Meanwhile, the Looney Tunes need some help too. They challenge a team of diminutive evil aliens to a basketball match, but when the aliens steal powers from several of the NBA’s top stars, they become monstrous beasts, dubbed the “MonSTARS.” If the toons lose, they have to be slaves to the animated aliens on their home planet. So Bugs Bunny and the gang summon MJ into cartoon land where he helps them defeat their enemy.
There’s a very deliberate intent on grounding this film, despite the kooky premise, and it’s that attachment to reality that supplies much of the humor. The script never bothers with any niceties of Jordan’s acquiescence or outright skepticism that a cartoon basketball game against aliens is just insane. Instead, the athlete willingly goes along with the task, apparently without any hesitancy to abandon his life in the real world. There’s one line where he questions his latest career choice, but other than that, the ride he’s along for isn’t filled with any qualms at all.
We also see how the absurdity of Michael’s situation is never called out as such by those around him either. In fact, there’s no human-to-human drama whatsoever. There’s nothing ever at stake for MJ as it relates to the plot—only for the Looney Tunes. Rather, Michael willingly opens himself up to this bizarre opportunity and grows from it. As one of the most intriguing “flat” characters in film history, he almost serves as an active observer to the story, if he weren’t already the very heartbeat that’s driving it.
Space Jam knows very well that it’s a kids movie and so it focuses on the most important aspect of being one: goofy, innocent entertainment. Despite some 2nd act woes during the titular basketball competition, director Joe Pytka and his writing team of Leo Benvenuti, Steve Rudnick, Timothy Harris, and Herschel Weingrod provide a swift and memorable storyboard, even during the live-action segments. Pytka’s experience in commercials and music videos well informs his economic pacing, but also his ability to capture the wonderful little moments along the way. The iconic opening scene is exceptional, let alone for a family film, as young Michael Jordan shoots hoops with his father (Thom Barry), whose off-screen death years later is what propels the NBA player to retire.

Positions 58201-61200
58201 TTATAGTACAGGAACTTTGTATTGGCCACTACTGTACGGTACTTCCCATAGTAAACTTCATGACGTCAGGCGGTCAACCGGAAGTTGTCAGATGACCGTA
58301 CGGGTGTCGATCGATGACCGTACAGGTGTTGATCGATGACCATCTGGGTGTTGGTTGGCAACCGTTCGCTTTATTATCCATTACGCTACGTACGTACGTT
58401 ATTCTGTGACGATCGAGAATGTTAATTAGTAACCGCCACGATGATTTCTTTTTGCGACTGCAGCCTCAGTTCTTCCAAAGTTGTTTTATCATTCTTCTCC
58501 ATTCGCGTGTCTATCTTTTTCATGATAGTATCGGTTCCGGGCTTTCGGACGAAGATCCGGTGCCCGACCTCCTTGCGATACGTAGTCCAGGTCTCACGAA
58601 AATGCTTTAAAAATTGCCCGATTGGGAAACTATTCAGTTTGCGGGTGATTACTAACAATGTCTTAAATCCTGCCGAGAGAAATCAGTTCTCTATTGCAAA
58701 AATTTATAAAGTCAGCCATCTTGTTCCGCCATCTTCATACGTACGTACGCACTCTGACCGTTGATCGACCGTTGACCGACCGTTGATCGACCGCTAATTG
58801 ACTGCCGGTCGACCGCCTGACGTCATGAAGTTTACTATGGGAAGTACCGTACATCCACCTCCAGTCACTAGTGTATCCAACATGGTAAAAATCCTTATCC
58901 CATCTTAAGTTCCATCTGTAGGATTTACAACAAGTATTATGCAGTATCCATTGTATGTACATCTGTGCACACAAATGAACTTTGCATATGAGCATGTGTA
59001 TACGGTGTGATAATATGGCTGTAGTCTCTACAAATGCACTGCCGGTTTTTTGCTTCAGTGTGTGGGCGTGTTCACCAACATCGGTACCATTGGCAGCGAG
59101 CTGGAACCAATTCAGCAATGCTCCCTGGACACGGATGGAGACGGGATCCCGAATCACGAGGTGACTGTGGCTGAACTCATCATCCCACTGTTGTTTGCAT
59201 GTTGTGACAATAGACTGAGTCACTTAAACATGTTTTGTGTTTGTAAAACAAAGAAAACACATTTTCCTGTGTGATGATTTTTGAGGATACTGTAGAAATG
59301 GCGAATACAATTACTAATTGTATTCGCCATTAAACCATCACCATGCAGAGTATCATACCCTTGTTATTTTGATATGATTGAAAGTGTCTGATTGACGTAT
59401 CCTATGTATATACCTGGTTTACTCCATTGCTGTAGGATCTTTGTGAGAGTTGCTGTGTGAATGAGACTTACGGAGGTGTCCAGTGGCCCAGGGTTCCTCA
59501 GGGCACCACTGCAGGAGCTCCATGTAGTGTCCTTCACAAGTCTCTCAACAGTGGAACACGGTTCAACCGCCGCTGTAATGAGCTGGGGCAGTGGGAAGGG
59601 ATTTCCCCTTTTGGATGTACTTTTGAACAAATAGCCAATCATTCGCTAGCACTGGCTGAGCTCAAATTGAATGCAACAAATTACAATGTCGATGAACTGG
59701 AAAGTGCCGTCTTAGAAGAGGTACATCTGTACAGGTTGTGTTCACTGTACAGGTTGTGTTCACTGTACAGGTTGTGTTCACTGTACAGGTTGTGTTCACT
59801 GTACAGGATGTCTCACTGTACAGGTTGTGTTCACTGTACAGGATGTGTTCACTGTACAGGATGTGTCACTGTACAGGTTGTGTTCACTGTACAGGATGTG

Jordan is surprisingly good in this movie. Letting the others around him do all the emoting, he gives realistic reactions and stays within his own personality. In fact, he plays a crucial role in grounding the film. Even the human characters around him are looney (Bill Murray and Wayne Knight). Aside from the Looney Tunes themselves, Knight is one of the highlights in the role of Stan, MJ’s vaguely-defined assistant, but really serves as the stooge for Jordan to react to. Murray, also stooge-like, has an elongated cameo as himself, a friend of Jordan, giving us some of the best dialogue of the film, almost all of which is improvised.
Not getting enough credit for its prowess as an actual comedy, Space Jam utilizes its pieces well, even when its celluloid stars aren’t on the screen. With both animated and liveaction, the humor comes from the small details along the way. When Stan is digging a 6-foot hole in the middle of the green on a golf course, a fellow golfer walks up to him and asks what he’s doing. He informs him that he’s “fixing a divot.” Where a lesser film would simply just let the joke rest in Stan digging up a golf green itself, Space Jam sees its comedic scenario all the way through. There’s also a hilarious montage later on where the five nowtalentless NBA players—Charles Barkley, Muggsy Bogues, Shawn Bradley, Patrick Ewing, and Larry Johnson—are all having their identity crises. It’s exactly the kind of aftermath that would realistically happen following a group of professional basketball players suddenly, and simultaneously, not having any athleticism anymore.